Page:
Whether a person named as a joint owner of an account can be guilty of stealing from it was just addressed by Maryland’s intermediate appellate court in a case called Jacqueline Wagner v. State of Maryland.
The Court’s opinion indicates that after Mr. Wagner’s wife passed away, he asked his daughter Jacqueline to assist him in managing his money. He testified that he had her name added to his checking/savings account so that someone else could get the money if he could not do so himself. The Defendant admitted at trial that her name was added on the account in case anything happened to her father.
In the following years, the evidence was that the victim took out a mortgage in order to help his daughter’s business, which he believed was a loan. After his home was damaged by a fire, he moved in with the Defendant. He then learned that the mortgage had not been paid on his home, and was then shocked to learn that there was no money left in his bank account. He testified at trial that his daughter took over $160,000 of his money from this joint account without his permission. The Defendant admitted at trial that she did take some funds from this account for her own use, but also claimed she would withdraw funds to give her father that he needed for gambling.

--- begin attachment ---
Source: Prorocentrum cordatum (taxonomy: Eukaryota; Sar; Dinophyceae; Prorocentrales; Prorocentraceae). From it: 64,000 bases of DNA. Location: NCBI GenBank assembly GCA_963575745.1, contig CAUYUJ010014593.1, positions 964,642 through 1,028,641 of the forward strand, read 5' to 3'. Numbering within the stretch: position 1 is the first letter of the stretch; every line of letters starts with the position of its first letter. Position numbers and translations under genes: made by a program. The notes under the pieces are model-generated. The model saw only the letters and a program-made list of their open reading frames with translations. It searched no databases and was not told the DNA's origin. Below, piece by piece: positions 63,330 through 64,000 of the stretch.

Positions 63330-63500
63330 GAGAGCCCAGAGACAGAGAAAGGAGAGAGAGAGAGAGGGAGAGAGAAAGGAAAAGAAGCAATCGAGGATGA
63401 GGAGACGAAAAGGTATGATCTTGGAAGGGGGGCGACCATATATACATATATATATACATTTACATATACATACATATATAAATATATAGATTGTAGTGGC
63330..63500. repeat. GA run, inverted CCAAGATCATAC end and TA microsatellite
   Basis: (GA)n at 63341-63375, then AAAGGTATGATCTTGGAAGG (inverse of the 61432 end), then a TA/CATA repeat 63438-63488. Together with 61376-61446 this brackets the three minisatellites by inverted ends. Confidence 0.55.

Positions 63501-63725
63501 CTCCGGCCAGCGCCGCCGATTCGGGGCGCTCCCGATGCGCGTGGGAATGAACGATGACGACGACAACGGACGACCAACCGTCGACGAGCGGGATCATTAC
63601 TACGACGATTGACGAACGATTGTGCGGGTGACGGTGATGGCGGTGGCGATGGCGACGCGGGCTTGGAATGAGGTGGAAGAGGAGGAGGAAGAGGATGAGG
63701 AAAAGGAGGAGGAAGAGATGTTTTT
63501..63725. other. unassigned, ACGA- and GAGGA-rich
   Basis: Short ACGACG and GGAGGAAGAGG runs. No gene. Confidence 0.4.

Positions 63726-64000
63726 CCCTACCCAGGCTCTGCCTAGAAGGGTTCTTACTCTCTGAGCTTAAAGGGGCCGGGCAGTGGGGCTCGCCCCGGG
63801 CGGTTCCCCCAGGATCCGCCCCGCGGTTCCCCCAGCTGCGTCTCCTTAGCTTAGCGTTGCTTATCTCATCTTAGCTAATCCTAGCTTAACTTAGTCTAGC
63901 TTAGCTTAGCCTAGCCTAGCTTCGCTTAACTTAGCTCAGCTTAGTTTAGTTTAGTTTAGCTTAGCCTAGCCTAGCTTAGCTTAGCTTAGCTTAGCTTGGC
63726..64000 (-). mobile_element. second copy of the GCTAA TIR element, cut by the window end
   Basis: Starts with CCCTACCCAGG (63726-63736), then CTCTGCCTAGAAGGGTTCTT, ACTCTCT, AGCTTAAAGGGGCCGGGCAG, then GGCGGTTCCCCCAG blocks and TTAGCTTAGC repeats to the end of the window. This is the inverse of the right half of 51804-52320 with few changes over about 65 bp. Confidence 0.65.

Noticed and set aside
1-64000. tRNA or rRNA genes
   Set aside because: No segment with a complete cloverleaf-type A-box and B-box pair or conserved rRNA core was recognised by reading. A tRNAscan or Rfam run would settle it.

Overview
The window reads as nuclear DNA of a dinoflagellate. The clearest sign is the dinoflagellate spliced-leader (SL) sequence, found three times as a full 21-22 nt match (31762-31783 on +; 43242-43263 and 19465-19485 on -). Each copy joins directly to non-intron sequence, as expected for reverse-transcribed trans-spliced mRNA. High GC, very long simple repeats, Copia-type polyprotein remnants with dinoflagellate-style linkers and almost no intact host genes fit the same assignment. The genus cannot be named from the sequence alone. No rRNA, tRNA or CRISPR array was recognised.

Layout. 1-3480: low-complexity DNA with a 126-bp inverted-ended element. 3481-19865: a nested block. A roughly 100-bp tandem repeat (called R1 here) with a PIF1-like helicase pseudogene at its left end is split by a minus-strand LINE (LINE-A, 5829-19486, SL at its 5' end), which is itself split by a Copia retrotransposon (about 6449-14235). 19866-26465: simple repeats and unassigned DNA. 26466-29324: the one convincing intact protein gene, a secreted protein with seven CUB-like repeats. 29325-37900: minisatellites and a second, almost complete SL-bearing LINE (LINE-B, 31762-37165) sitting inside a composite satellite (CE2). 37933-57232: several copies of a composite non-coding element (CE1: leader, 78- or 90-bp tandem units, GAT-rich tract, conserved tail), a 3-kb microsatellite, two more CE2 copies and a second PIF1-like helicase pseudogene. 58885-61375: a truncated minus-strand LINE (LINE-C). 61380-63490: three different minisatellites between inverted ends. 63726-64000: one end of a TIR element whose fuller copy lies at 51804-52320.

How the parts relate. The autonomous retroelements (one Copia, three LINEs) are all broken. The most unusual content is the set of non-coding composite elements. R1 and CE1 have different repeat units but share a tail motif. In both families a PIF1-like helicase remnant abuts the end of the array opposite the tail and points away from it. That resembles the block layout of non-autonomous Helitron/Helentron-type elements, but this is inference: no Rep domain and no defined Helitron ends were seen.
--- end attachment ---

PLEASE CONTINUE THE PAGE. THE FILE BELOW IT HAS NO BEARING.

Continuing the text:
At trial, the defense position was that since this was a joint bank account, as a legal matter a joint account holder could not be guilty of theft of funds. The trial judge convicted the defendant of theft and embezzlement, and she appealed. The appellate Court noted that by statute, unless an account agreement says otherwise, funds in a multiparty account may be withdrawn by any party to the account. However, the Court found that this provision only governs the relationship with the bank and ability to access funds, but does not resolve who is the owner of the funds.
The Court found that in this case, the evidence clearly showed that the victim was the sole owner of the money, that he was the person with an interest in the property without whose consent the offender had no authority to exert control over the property. The Defendant had therefore committed theft under the law, when she obtained unauthorized control over the funds with the intent to deprive the owner of his property.